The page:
The incredible Josh Alan Friedman, one of the greatest annotators of the spirit of New York City, once wrote that yesterday’s cheers have a very short ccho. But the length of an echo does not necessarily explain the power and cultural resonance of a voice.
In this spirit, I want to mark the passing of a star of the last century, Mr. Steve Rossi. Steve Rossi was probably best known as the smooth crooner who teamed up with light-socket-haired funnyman Marty Allen. Allen & Rossi were one of the last of the great handsome man-and-a-monkey/shyster-and-the-shyster’d couplings that defined comedy for nearly a century (and descended in a straight line from the “Dutch” comics of Bowery Dime Museums of the late 19th Century and Vaudeville, reminding us that much American comedy is based on the immigrant’s experience of confusion and assimilation). Allen & Rossi were so loved that they appeared on the Ed Sullivan Show 44 times (imagine being big enough to host SNL 44 times!), and were so well respected that they were personally chosen by Sullivan to appear on the same shows that the Beatles appeared on (in fact, Allen & Rossi appeared on three of the four Beatles/Sullivan shows). Steve Rossi was a much-loved figure amongst classic Vegas entertainers, and he worked regularly until the end of his life.
There was a time when fame was less a construct of social media and bad behavior, and more the result of artists who worked their asses off, made people laugh and cry, and left them wanting more of both; in many ways, that time is lost forever (though, of course, many artists still work hard for their success, and achieve fame via creating distinct, original, and creative work). We should always honor those men, like Steve Rossi, who stepped into the spotlight night after night after night in nightclubs glamorous and grim, and knew that their survival depended on treating every audience like a fresh ingénue to be wooed, seduced, and conquered. These entertainers, these people like Steve Rossi, are one of the treasured legacies of our culture, and I hope that there will be many, many beautiful journeys ahead for Mr. Rossi, who passed this weekend at age 82.
Today we also remember another star, one who did not live past 21.
Despite the fact that Stuart Sutcliffe achieved virtually no fame during his too-brief life, he is known throughout the world today, and his spirit and style helped shape one of the most ubiquitous creative forces of the last one hundred years.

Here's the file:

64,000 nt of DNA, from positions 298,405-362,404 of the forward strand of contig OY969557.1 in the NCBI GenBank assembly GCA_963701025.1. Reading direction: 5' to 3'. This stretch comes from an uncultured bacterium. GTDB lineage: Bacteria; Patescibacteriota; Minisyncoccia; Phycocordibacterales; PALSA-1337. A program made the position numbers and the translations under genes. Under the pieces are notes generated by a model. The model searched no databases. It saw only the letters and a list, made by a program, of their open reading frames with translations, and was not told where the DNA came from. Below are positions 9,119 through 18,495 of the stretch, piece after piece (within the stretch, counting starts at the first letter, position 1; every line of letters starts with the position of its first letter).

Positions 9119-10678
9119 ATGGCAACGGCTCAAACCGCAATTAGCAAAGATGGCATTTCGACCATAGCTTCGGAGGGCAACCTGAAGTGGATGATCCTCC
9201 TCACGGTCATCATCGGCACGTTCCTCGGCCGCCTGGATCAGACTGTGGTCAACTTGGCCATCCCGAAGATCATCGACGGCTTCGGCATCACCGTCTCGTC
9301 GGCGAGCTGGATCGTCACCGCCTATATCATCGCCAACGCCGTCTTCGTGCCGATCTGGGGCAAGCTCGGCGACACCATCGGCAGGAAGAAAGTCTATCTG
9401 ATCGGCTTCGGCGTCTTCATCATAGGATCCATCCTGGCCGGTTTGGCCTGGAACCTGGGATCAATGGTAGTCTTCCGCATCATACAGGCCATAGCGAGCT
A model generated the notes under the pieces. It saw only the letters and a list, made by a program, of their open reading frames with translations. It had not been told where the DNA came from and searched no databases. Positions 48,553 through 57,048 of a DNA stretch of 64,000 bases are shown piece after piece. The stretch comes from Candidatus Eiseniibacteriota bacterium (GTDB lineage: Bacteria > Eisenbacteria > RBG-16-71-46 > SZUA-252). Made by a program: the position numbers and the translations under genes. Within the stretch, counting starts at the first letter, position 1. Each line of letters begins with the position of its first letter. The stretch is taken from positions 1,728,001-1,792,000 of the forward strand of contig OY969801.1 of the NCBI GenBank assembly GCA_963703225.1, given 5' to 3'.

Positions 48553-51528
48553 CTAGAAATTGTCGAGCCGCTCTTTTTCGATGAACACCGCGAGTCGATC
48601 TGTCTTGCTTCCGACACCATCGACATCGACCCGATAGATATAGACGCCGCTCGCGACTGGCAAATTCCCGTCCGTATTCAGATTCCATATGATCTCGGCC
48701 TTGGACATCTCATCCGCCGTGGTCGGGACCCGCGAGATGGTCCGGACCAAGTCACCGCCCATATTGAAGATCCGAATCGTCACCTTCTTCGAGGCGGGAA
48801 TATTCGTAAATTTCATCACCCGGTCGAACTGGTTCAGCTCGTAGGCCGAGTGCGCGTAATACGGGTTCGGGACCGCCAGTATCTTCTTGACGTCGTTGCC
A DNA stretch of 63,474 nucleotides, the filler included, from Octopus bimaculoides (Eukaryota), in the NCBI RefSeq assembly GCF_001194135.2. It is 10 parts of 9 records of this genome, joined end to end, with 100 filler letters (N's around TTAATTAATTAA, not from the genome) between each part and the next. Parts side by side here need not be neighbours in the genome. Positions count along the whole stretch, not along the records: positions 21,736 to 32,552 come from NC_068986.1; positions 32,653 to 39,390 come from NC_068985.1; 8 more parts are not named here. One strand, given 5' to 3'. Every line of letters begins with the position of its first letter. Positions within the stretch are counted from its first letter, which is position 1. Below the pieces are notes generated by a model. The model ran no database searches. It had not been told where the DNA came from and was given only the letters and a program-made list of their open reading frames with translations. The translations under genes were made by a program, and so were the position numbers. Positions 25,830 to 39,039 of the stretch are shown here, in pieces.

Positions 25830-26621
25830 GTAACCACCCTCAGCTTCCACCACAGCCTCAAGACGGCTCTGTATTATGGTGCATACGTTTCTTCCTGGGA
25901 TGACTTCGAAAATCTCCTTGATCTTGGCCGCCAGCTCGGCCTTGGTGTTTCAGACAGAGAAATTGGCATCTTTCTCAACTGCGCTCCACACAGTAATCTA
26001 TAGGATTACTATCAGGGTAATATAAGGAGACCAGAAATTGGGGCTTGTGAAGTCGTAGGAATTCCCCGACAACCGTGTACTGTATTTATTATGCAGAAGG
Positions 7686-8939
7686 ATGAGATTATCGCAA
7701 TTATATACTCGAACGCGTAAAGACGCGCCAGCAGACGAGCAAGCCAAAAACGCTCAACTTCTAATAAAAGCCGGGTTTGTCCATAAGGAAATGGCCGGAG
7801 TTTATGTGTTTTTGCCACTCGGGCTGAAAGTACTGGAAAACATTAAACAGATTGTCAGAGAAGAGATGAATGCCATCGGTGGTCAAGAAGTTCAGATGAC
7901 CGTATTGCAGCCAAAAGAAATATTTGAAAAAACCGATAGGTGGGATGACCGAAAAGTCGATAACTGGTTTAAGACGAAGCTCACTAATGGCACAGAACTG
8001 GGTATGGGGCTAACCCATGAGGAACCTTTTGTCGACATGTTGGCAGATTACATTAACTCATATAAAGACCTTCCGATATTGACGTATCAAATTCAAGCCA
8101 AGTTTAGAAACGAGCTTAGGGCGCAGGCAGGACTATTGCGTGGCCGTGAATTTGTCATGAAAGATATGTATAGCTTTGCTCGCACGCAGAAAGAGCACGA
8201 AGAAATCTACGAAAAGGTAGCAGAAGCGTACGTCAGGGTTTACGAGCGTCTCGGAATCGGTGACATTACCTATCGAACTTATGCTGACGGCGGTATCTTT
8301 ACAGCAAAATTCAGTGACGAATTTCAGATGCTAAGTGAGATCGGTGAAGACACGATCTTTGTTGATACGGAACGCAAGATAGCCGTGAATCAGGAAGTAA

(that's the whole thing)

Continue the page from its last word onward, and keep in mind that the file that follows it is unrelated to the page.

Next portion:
Stuart Sutcliffe, who would have been 74 on Monday, June 23, was the original bassist for the Beatles; far more significantly, his deep artistic heart and his extraordinary sense of style (specifically his James Dean-meets-Dean Moriarty-meets-Left Bank cool) profoundly defined who the Beatles were and what they were to become; in fact, I don’t think it’s going too far to say that Sutcliffe’s powerful desire to inject the Beatles’ relatively pedestrian (circa 1960) music with the artistic heart of the American beats and abstract impressionists is what created what we came to know as “the Beatles,” and caused them to achieve a creative style and a cultural ambition that set them far, far apart from their Mersey and Hamburg contemporaries who played very similar American-based rock and pop. Sutcliffe, who was John Lennon’s best friend, was also essential in inspiring Lennon to bring a healthy dose of artistry and lunacy into the nascent rock band, and I personally believe Sutcliffe’s spirit was a formative part of Lennon’s personality until the day Lennon died.
In 1960 on the Beatles first trip to Hamburg, Sutcliffe met Astrid Kirchherr, and the two fell in love; Kirchherr (and her ex-boyfriend, Klaus Voormann) set about re-making the Beatles in their own image, turning them into remarkable existentialist hipsters, and most notably (in terms of the band’s long-term imaging) intimidating John, Paul, George, and Stuart into giving up their greaser-style DA’s and replacing them with fashionably sloppy French bowl cuts. Sutcliffe ended up leaving the Beatles to stay in Hamburg with Kirchherr – where he died of a stroke, violently young, in 1962 — but the effect that Sutcliffe, Kirchherr, and Voormann had on the Beatles is literally incalculable; they are minor players in very, very key roles on one of the great stages of history.
The Buddha said that all phenomenon is the result of causes and conditions; which is to say that in the great and massively diverse planetarium we call Entertainment, or Amusement, or the Silly, Serious, Tragic, and Trivial things that Distract us, nothing arises out of the blue. Nothing. A fundamental element of the Beatles’ character lies in the outsider interests of Stuart Sutcliffe, who we honor in this column; and the beautiful, twisting, corny, ever-shifting beast that is American comedy, descended from the trials and errors of the immigrant experience as interpreted by Weber & Fields, Abbott and Costello, the Marx Brothers, Olsen & Johnson, Martin & Lewis, and Allen & Rossi, also lay deep in the heart of Steve Rossi, who we also honor today, and bid farewell to. Your cheers echo loudly in my heart, Mr. Rossi.